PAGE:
FAIRLEA — Putting finishing touches on tiny hand-carved figurines, each one made from a single block of holly, Eugene Worlledge has staked out a prime location to sell his artworks at the 2019 State Fair of West Virginia.
Everything from elegant canes crafted out of mahogany and black walnut to delicate circular pendants is displayed on the tables that form the Mt. Lookout man’s booth, just inside the front doors of the West Virginia Building.
Each piece has a story to go along with it. A figure of a woman in a chair, surrounded by cats, was inspired by his feline-loving daughter, Worlledge explains. And a miniature man gazing in dismay at the broken axe handle in his grip recreates an actual wood-chopping incident gone awry that the artist personally witnessed.
Despite showing and selling his carvings at the State Fair on and off for 45 or 46 years, Worlledge says it’s only a hobby, not an occupation.
“This is just for my own pleasure,” he says. “I try to challenge myself, just to see if I can do it.”
The obvious answer to that question is yes, he can.
With temperatures soaring to nearly 90 degrees on the fair’s opening day Thursday, one new vendor had just the remedy for the overheated masses.
Sunset Berry Farm & Produce, a welcome presence at farmers markets in Greenbrier and Monroe counties, is offering chilly slices of that summer staple, watermelon, from a booth tucked into a corner of the Artisans Barn, behind the Underwood Building.
Owner Jennifer Gilkerson notes that, at present, all of the farm’s famed strawberry patches are planted with watermelons to meet the seasonal demand. If the farm runs out of watermelon, the plan is to obtain regionally-sourced melons from a local IGA grocery store.
Fairground sales are just the tip of the iceberg, however, Gilkerson says. Also a Gleaning Project leader, Gilkerson proudly reveals that students in the Greenbrier Valley are growing watermelons now as part of an educational endeavor in which Sunset Berry is partnering with T.L. Fruits & Vegetables to teach the young people how to grow and sell a product.
In addition, schools in five counties — Monroe, Greenbrier, Summers, Mercer and Wayne — are buying locally-grown watermelons to be served in their cafeterias.
“We’re getting off to a successful start,” Gilkerson says, pointing out that her five-year plan calls for all 55 of West Virginia’s school systems to buy watermelons from farms in their areas of the state.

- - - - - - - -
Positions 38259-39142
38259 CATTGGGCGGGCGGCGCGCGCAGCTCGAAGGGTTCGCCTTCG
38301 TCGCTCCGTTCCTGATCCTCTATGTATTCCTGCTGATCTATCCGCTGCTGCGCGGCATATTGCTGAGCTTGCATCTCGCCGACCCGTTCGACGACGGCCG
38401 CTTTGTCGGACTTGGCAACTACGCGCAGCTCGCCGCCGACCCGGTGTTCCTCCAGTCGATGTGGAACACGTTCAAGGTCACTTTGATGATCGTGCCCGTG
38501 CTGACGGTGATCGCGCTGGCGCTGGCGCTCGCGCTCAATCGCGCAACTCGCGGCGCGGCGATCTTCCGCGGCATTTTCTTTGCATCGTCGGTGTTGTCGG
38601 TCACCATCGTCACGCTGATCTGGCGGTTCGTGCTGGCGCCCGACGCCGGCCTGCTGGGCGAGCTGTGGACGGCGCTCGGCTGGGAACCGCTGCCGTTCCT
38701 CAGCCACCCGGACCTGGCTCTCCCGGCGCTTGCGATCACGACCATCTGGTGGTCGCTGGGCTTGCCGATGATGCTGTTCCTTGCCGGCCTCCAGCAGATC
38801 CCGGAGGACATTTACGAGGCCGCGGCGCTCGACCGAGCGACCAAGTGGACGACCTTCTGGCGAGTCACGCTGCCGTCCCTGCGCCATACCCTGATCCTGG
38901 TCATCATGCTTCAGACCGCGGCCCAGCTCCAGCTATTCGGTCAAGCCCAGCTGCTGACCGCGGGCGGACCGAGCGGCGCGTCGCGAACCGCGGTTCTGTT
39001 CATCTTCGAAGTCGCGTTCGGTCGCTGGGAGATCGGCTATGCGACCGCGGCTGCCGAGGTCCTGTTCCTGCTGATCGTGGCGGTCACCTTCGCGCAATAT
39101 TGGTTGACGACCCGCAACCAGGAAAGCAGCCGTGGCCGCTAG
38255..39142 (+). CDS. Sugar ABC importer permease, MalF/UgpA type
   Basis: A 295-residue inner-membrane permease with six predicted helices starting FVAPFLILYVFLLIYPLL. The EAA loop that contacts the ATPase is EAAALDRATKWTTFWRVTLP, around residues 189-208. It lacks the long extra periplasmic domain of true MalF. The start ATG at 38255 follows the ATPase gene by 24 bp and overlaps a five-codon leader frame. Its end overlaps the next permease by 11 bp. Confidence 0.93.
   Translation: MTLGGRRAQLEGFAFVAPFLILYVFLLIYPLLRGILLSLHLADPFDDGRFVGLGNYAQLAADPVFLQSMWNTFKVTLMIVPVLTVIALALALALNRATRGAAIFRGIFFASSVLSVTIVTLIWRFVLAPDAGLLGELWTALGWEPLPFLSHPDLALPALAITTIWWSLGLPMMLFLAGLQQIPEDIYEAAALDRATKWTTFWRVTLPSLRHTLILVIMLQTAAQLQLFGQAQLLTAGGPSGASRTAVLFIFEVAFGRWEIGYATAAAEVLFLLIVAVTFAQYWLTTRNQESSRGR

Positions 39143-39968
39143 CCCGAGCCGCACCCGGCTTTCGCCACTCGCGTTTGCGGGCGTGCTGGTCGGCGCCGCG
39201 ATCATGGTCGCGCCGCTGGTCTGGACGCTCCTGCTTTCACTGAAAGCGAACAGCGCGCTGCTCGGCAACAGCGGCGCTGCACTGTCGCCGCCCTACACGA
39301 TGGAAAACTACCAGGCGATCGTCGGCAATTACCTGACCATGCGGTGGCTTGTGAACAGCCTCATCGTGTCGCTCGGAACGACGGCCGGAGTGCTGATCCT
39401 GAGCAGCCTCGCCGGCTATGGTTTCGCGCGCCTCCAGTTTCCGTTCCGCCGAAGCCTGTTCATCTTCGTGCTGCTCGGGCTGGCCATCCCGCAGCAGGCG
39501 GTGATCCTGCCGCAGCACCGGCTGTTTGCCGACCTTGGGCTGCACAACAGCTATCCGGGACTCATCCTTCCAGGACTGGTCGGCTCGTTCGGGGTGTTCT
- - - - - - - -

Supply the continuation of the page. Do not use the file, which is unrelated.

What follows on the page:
And, in case anyone is wondering why a strawberry farm is producing watermelons, the answer is simple: unlike strawberries, which are not berries in the botanical sense, watermelons are indeed members of the berry family. Mystery solved.
The West Virginia School of Osteopathic Medicine has long been practically a fixture at the State Fair, and this year is no different. Some 200 medical students from the Lewisburg school are volunteering to man hour-long shifts in an air conditioned booth under the grandstand, conducting blood pressure checks for fairgoers and encouraging children to participate in the “Teddy Bear Clinic.”
A lineup of cuddly bears await examination by the clinic’s visiting “physicians,” as children perform such medical tasks as checking heartbeats, taking temperatures and looking into ears.
“The idea is that doing these things helps kids not to be so afraid when they have to go to the doctor,” explains Marilea Butcher, WVSOM’s vice president for communications and administrative affairs. “They can be the pretend doctor and take care of the bear.”
WVSOM students are working in the booth after class and on weekends during the fair, with a faculty physician overseeing their work. A nurse from the school’s Clinical Evaluation Center is on duty during the day.
Bearing the theme “Summer’s Greatest Adventure,” the 95th edition of the State Fair of West Virginia continues through Aug. 17. For more information, visit statefairofwv.com or call 304-645-1090.
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